Ten years later, it doesn’t seem to matter which side killed them. Whether they were disappeared by the Army, or tortured and killed by the Maoists, the un-ending grief of the parents they left behind is the same.
The only difference seems to be that some were killed because they were fighting for a cause and others were innocent civilians who had nothing to do with the conflict. Nearly 17,000 Nepalis were killed in the ten-year war that began in February 1996 and 1,400 are still missing. Most of them were young men.
Haider and Rajita.
Kajal Khatun was eight years old, she was travelling from Kathmandu to Birganj with her uncle when the Maoists torched their bus in Bhandar of Chitwan in February 2002. “She would have been 19 now,” says Kajal’s mother Rajita, wiping her eyes, but she has no tears left. Kajal’s father Haider used to be a tailor and is now jobless. The family received no compensation. Surprisingly, neither Haider nor Rojita harbour any sense of revenge. “If the Maoists mend their ways, we might even vote for them. But it doesn’t look like they will,” says Haider.
Sharada Shrestha was always smiling and because she sang well, was popular in the village even among non-Maoists. She was a member of the rebel cultural group in Chitwan and was travelling to Palpa in June 2004, when she was captured by the Army, and her body dumped into the Seti. Sharada’s father, Narayan, is 74 and tried to tell himself his daughter died for the country’s future. But he is no longer so sure. “So many Nepalis died for their country, let’s hope they don’t have to die anymore,” he says.
Mana Kumari BK.
All that Mana Kumari BK has now are her two grandchildren. Her son, Barun, was killed by the Army in 2003 and they buried him behind her home in Morang. The family migrated to Pune in India, but didn’t like it there. Mana Kumari’s husband died last year and now she takes care of her grandchildren from the money Barun’s wife sends from the Gulf. “They should have killed me instead,” says Mana Kumari, “those who killed my son are now rich. Wish I could meet them and tell them what they did to us.”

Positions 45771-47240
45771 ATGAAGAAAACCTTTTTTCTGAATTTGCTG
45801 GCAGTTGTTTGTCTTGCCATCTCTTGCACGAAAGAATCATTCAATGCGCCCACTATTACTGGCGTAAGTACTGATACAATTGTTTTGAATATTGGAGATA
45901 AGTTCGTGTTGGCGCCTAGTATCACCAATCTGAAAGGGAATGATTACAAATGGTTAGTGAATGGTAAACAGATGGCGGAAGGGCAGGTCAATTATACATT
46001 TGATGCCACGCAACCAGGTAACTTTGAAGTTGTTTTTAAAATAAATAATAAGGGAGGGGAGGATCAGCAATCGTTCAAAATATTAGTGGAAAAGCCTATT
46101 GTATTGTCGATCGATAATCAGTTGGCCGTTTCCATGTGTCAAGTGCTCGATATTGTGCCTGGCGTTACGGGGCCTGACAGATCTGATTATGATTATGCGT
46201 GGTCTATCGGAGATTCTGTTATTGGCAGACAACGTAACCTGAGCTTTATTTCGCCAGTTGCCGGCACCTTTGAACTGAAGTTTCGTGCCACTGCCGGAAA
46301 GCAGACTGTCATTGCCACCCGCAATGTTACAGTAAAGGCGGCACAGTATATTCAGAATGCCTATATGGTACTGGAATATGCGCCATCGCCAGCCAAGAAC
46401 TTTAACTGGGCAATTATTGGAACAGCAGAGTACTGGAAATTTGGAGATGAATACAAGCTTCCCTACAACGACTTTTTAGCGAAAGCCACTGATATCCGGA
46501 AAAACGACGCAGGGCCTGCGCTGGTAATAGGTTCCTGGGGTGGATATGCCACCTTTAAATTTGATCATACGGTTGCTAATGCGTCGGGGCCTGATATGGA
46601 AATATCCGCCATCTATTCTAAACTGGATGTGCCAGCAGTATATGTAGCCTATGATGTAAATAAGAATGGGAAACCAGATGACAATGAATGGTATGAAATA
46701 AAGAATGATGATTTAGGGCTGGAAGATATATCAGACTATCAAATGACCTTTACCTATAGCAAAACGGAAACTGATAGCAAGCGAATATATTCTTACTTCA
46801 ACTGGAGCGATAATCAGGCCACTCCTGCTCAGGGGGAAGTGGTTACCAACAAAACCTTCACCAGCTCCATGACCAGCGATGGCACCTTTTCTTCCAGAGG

Kailashwati Yadav was proud of her son, Sohanlal, who was respected in the entire community for his generosity. The Maoists took him away while they were having dinner. Kailashwati watched as they hacked his legs with an axe and slashed his neck with a khukuri. He was rushed to hospital, but didn’t survive. When they returned from the funeral they found the Maoists had blasted their home and captured their land. Kailashwati still looks at her son’s picture several times a day. “His soul would rest in peace if his murderers were brought to justice,” she says. The Maoists admitted they executed Sohanlal, but now say it may have been a case of mistaken identity.
Ram Prasad and Tulasa.
Arjun Chaudhary wanted to be a doctor, his sister Ramkali was a teacher in Ghorahi of Dang. Their illiterate parents, Ram Prasad and Tulasa, had great hopes for their children but didn’t know they had joined the Maoists. Ramkali was killed by the Army. And when a letter came from the party that Arjun had become a ‘martyr’, they didn’t know what the word meant. They rejoiced, thinking he had graduated. Then the Army came and detained and tortured Ram Prasad for being a father of Maoists. Ramkali used to tell her mother, “I am not just your daughter, I am the nation’s daughter.” Ram Prasad and Tulasa have constructed a chautari in the memory of their son and daughter, and now say they sacrificed their lives in vain.
Chetnath and Sabitri Adhikari.
Chetnath and Sabitri Adhikari chant prayers all day in an ashram in Devghat of Chitwan, just to take their minds off the tragedy of war. Their elder son, Dharmendra, was killed in action in Chisapani of Bardiya in 2004. Soon after, the Maoists captured and killed their unarmed younger son, Krishna, when he had come home on leave. They knew Krishna’s killers and saw them walk around the village every day, and couldn’t take it any longer. They left their home in Bardiya and came to Devghat. All they want now is information on where Krishna’s body is so they can give him a proper funeral.
Laxmi Awasthi’s oldest son, Sharad, was thoughtful and responsible. He was in college in Mahendranagar when he joined the Maoists. Laxmi didn’t know for two years. He used to come home and tell her: “I am fighting for other mothers like you.” Sharad was killed in the battle of Kalikot in 2004. Laxmi looks at Sharad’s picture and says: “People are all equal, there are no rich or poor he used to say. But it didn’t turn out the way he wanted. There are thousands of grieving mothers like me all over Nepal.”
With reporting by Bachhu BK in Dhangadi, Tufan Neupane in Nepalganj, Gajendra Bohra in Ghorahi, Sabita Shrestha in Narayangad, Bimmi Sharma in Birganj, Kamal Rimal in Biratnagar, Sita Mademba in Dharan and Gopal Gartaula in Birtamod.
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